abstract = "Objectives: Streptococcus mutans is considered a major causative of tooth decay due to its ability to rapidly metabolize carbohydrates such as sucrose. One prominent excreted end product of sucrose metabolism is lactic acid. Lactic acid causes a decrease in the pH of the oral environment with subsequent demineralization of the tooth enamel. Biologically relevant bacteria-induced enamel demineralization was studied. Methods: Optical profiling was used to measure tooth enamel decay with vertical resolution under one nanometer and lateral features with optical resolution as a result of S. mutans biofilm exposure. Comparison measurements were made using AFM. Results: After 72 h of biofilm exposure the enamel displayed an 8-fold increase in the observed roughness average (Ra), as calculated over the entire measured array. Similarly, the average root mean square (RMS) roughness, RRMS, of the enamel before and after biofilm exposure for 3 days displayed a 7-fold increase. Further, the direct effect of chemically induced enamel demineralization using biologically relevant organic acids was shown. Optical profiles of the enamel surface after addition of a 30{\%} lactic acid solution showed a significant alteration in the surface topography with a corresponding increase in respective surface roughness statistics. Similar measurements with 10{\%} citric acid over seconds and minutes give insight into the demineralization process by providing quantitative measures for erosion rates: comparing surface height and roughness as metrics. Significance: The strengths of optical profilometry as an analytical tool for understanding and analyzing biologically relevant processes such as biofilm induced tooth enamel demineralization were demonstrated.",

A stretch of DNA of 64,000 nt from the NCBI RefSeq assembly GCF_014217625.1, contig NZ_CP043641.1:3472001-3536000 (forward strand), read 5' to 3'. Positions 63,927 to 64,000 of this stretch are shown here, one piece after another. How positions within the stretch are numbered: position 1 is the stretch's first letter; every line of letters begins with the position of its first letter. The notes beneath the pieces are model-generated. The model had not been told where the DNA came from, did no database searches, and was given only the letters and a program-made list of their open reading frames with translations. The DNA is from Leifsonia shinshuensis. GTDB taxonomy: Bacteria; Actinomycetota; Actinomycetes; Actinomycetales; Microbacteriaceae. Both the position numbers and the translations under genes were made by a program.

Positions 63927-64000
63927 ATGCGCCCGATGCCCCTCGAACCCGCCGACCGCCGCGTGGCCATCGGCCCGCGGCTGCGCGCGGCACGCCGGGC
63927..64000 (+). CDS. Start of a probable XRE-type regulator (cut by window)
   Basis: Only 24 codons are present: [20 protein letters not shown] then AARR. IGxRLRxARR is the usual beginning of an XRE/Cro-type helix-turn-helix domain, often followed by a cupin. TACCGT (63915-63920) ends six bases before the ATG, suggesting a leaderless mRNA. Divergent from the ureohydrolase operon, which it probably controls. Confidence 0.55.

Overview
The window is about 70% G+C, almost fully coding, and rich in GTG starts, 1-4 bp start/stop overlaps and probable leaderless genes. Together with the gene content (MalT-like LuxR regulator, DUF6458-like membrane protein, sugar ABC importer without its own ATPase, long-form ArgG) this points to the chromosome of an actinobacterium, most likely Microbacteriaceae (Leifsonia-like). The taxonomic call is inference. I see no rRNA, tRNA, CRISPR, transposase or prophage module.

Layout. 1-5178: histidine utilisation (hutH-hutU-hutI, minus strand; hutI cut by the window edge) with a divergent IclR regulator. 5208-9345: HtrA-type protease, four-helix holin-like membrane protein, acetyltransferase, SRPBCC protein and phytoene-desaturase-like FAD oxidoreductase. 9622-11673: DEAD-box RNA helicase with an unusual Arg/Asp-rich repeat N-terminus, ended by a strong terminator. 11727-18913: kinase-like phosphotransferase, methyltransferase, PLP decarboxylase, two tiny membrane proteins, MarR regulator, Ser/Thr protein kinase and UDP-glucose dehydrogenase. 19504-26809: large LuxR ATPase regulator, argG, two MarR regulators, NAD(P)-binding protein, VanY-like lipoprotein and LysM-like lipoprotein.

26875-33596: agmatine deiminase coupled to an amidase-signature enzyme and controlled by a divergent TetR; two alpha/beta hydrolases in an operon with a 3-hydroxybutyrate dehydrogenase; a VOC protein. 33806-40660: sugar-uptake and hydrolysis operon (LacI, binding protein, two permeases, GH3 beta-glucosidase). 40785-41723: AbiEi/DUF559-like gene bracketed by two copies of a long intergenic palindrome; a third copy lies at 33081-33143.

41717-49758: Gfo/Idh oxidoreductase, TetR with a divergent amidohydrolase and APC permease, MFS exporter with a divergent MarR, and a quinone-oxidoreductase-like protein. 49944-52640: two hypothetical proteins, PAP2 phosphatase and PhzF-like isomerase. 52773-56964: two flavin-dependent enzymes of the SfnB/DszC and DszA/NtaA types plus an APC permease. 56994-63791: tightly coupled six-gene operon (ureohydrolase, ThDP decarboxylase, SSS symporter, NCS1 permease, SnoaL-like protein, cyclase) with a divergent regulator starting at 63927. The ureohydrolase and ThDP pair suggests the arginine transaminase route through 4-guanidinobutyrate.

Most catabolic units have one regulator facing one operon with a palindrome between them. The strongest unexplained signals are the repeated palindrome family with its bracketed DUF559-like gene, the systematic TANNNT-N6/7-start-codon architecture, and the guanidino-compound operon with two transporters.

keywords = "AFM, Biofilm, Citric acid, Enamel demineralization, Enamel erosion, Lactic acid, Optical profilometry, Streptococcus mutans",
author = "Cross, {Sarah E.} and Jens Kreth and Wali, {R. Paul} and Richard Sullivan and Wenyuan Shi and Gimzewski, {James K.}",
year = "2009",